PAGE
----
How to Buy an Embroidery Machine: 4 Qualities That Make a Great Dealer!

Posted by on Jun 16, 2014 in Embroidery | Comments


With so many options available, buying an embroidery machine can be daunting. We’ve already discussed 12 things to consider when choosing an embroidery machine to help explain what type of machine to purchase, but what about where you purchase the machine? Finding the right dealer is of utmost importance when deciding where to purchase your new embroidery machine.

babylock ellisimo gold

Ellisimo II photo via Baby Lock

When buying an embroidery machine, the choices are many: Babylock. Bernina. Brother. Janome. Pfaff. Husqvarna Viking. All are reputable companies, some having been around for more than 150 years. Most of the time, price and options dictate the brand to choose but the right dealer, or the wrong one, can make a world of difference.

Here are the 4 qualities to look for in a dealer when purchasing an embroidery machine!

Established reputation: Visit an authorized dealer.

Home embroidery machines can be a significant investment. With computerization comes sophistication in their capabilities and a comparable price tag. Part of the value is having someone knowledgeable who can be of help every step of the way.

Embroidery machine manufacturers have stringent dealer guidelines, including teacher training, certification and technical workshops, making them a valuable asset when customers have questions about equipment, software or techniques.

Authorized dealerships are independently owned, so their products and services vary. Overall, they provide an interactive store front, ensure warranty, make repairs along with sponsoring seminars, classes and special events. In addition to the physical attributes, the personality of a business is just as important. 

bernina cutworks tool software

Created with Bernina Cutworks software and tool via Bernina

Inspirational: Look for a positive environment.

Research local sewing and embroidery shops in person. Consider it an interview of sorts. How is the atmosphere? Are products and displays new and inviting? What kind of selection is available regarding machine accessories, fabric and threads, stabilizers or software? Is the staff helpful and friendly, or aloof? Do the customers seem happy to be there?

Most of the time, an embroidery machine showroom has a display model or two that they routinely demonstrate and permit customers to use. It’s a great way to not only test drive the machine, but to also try out the dealer.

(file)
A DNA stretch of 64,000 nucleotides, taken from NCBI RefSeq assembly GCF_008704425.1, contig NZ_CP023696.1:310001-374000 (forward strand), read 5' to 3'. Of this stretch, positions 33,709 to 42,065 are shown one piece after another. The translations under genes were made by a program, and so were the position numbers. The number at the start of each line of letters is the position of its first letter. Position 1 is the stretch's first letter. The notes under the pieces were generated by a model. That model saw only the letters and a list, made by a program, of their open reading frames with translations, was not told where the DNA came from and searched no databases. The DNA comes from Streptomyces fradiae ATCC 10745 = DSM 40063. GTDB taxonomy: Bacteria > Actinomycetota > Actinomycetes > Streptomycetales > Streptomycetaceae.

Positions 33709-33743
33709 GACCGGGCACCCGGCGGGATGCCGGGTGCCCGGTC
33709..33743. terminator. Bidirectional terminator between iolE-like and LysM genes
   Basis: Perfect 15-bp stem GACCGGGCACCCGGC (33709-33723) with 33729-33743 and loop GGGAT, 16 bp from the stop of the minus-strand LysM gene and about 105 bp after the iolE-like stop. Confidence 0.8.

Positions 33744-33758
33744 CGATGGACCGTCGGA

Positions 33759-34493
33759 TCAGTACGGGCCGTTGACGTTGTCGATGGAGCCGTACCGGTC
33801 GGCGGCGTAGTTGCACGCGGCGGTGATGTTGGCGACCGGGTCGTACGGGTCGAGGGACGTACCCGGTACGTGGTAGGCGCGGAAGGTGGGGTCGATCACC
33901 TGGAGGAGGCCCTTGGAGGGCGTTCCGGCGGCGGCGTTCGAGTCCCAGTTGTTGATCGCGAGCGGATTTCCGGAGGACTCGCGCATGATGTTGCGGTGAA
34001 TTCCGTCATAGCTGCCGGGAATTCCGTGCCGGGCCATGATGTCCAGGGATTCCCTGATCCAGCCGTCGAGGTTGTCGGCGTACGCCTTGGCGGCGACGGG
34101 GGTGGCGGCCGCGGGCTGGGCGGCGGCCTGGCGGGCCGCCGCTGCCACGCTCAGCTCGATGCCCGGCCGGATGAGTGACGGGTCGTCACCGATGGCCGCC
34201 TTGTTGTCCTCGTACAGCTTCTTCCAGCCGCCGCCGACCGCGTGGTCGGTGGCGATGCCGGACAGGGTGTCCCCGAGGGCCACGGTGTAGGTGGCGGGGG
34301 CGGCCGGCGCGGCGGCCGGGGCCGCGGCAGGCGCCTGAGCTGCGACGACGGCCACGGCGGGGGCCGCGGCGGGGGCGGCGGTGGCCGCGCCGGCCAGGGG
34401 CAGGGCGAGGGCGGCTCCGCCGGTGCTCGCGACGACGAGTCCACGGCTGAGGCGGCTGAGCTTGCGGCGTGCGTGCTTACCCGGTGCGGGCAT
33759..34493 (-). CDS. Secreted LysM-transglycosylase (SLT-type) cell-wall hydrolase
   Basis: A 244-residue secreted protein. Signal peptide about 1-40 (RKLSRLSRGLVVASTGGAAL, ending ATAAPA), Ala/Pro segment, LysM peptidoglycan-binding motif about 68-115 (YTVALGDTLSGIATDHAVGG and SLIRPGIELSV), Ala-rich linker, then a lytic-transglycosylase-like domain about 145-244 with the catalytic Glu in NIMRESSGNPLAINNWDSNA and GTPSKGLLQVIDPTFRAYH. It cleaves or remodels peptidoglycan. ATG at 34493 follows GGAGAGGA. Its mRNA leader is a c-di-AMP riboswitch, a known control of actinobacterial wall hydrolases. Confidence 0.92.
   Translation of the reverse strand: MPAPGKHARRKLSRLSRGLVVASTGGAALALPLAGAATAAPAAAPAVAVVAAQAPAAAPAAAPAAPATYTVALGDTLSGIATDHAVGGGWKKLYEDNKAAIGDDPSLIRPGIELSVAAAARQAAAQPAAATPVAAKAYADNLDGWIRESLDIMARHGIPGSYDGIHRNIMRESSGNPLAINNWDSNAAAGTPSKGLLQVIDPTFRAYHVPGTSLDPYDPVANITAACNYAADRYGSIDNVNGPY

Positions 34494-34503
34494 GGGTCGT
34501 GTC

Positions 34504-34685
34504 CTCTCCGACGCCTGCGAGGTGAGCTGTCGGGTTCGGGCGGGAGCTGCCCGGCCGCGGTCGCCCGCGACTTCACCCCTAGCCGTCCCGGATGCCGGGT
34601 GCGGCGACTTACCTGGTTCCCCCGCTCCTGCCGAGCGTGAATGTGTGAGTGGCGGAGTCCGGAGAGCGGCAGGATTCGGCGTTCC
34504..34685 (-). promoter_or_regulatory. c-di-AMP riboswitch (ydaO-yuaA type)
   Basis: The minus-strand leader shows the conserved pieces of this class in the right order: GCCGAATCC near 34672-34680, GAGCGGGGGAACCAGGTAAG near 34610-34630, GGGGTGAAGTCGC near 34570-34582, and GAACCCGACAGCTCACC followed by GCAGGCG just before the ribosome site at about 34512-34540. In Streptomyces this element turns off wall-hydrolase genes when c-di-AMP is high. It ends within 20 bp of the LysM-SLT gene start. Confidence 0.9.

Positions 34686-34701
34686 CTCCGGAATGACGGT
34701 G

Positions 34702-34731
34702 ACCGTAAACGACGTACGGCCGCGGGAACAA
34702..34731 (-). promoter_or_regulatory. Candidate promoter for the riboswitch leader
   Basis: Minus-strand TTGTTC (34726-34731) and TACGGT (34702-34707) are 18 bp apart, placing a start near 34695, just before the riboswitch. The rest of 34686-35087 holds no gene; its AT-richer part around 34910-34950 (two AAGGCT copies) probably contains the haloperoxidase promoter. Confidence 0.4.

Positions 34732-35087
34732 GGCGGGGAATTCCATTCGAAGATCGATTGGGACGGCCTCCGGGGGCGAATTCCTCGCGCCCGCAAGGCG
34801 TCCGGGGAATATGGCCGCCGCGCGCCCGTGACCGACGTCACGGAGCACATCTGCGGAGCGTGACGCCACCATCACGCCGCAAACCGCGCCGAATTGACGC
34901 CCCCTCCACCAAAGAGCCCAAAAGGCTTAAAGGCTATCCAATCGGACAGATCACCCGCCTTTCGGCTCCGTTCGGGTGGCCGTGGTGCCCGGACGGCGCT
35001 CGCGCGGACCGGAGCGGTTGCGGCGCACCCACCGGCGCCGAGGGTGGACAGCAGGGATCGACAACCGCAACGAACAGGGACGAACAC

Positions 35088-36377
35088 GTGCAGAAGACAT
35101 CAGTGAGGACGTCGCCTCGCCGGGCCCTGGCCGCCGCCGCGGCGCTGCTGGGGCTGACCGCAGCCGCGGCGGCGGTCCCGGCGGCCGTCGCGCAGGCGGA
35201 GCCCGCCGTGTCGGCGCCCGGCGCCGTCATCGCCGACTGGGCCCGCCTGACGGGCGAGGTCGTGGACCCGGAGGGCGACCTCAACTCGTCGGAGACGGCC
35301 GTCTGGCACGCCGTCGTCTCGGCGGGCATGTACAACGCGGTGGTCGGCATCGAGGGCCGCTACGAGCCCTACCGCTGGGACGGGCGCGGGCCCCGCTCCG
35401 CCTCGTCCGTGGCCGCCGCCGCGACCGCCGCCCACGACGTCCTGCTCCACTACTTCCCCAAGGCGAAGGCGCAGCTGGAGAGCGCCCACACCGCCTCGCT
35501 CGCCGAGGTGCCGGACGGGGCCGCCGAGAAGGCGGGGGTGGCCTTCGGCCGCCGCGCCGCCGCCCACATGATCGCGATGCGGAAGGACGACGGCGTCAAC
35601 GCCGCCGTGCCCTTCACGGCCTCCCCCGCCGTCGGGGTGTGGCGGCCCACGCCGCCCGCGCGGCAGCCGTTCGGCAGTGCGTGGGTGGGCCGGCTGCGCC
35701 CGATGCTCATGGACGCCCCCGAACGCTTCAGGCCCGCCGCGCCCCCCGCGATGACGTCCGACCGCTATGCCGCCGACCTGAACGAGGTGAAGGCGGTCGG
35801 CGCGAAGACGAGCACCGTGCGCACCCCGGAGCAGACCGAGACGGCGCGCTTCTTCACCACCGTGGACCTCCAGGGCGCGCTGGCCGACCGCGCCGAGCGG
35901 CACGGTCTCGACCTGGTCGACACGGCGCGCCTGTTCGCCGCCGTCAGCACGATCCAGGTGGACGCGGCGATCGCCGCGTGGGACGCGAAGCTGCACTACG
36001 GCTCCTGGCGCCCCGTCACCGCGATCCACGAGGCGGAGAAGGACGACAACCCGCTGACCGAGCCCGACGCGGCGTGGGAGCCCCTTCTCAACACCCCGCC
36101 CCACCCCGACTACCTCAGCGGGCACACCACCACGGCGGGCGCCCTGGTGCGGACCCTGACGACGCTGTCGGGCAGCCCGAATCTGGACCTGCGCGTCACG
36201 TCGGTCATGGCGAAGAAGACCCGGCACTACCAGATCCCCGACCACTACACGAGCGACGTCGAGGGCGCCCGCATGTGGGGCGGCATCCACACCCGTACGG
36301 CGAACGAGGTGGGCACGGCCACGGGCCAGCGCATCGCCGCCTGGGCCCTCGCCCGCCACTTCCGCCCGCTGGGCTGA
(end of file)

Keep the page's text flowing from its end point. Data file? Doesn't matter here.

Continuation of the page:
Enthusiasm is contagious and passionate dealers keep customers excited about using their machines and learning new techniques.

bernina 880 embroidery machine

Bernina 880 via Bernina

Educational: Consider service and support resources.

While it is normal to be overwhelmed when learning new equipment, a friendly voice on the phone, online or across the counter can quickly put anxiety at ease.

Dealers should be proficient in cheerleading, teaching and mentoring. Many provide free owners classes to those purchasing new sewing or embroidery machines. Find out what’s available. Even if there is a fee, it is a worthwhile investment and a good way to meet friends with similar interests.

Shops also sponsor refresher classes and training that promotes new techniques and accessories. In addition, they may also recommend instructional DVDs and videos helpful to new users. Kept up to date on industry trends, they are a wealth of fresh ideas and resources.

designer topaz 50

Designer Topaz 50 via Husqvarna Viking

Passionate: Like the machine, but love the dealer.

Option for option, there are many good embroidery machines on the market. Regardless of the brand, the knowledge and positive personality of the dealer makes the investment, and the experience, much more pleasant and worthwhile.

Browse the collection of machine embroidery patterns and take your new machine for a spin! Or, move beyond the pattern as you enjoy artistic freedom in the Craftsy class Free-Motion Machine Embroidery.

What was important to you in choosing your dealer?

Comments

  1. Knowledge of product / market and customer service.

  2. Knowledge of product / market and customer service.

  3. Knowledge of product / market and customer service.

  4. Knowledge of product / market and customer service.